Essay: The Deception of Creative Writing

“We are moving from the era of consumption to the era of production.”

The famous composition theorist Andrea Lunsford told me this about 10 years ago. Put that next to what I heard a bookseller on College Street in Calcutta say more recently: “No one reads these days, everyone just writes while writing!” You get a picture of a time when declining interest in reading matches a widely expressed interest in writing. Can you be an engaged writer if you’re not also a serious reader? For those misled enough to believe you can, the creative writing course or workshop seems to offer the false promise of an easy route. What does this mean for writing in English in India?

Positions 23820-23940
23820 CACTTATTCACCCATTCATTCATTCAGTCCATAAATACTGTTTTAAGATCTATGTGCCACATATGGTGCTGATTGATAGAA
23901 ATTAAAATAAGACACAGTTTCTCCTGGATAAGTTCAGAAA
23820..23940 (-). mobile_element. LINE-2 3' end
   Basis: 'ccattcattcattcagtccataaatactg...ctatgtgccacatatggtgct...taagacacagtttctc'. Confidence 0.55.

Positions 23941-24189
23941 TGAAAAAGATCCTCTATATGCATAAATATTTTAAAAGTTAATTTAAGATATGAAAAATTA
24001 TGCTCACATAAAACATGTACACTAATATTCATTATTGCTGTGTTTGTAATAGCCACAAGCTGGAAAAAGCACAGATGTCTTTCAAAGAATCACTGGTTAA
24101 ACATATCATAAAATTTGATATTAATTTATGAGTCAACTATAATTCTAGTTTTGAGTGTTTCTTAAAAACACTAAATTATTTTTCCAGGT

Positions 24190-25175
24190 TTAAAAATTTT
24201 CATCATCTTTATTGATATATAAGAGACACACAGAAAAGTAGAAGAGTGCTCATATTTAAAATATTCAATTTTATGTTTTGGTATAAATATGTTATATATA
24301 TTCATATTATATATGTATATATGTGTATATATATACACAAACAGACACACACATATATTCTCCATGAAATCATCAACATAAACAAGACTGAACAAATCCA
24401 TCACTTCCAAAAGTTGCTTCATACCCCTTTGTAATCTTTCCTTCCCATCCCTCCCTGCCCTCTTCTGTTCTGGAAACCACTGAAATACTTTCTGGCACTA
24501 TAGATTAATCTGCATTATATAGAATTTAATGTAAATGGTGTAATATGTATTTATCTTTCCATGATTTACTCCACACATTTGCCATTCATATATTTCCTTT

There is no time or country ripe for writing. English-language writing, in any case, flourished in India for almost 200 years, overcoming post-independence skepticism about the use of a colonial language for artistic practice. But the craze for creative writing workshops – that rather American pursuit – now seems to be spreading across English-speaking India. While the desire to write and articulate is not new, the need to forge these communities shapes the real and virtual aspirations of a new India, the jagged ambitions of its geographical formations, as well as many of its fears and anxieties. In a country where boot camps and textbooks for engineering and medical entrance exams have always been surefire bestsellers, suddenly there’s a new contender straddling all age groups: the creative writing workshop. The rapid thirst for “craftsmanship”.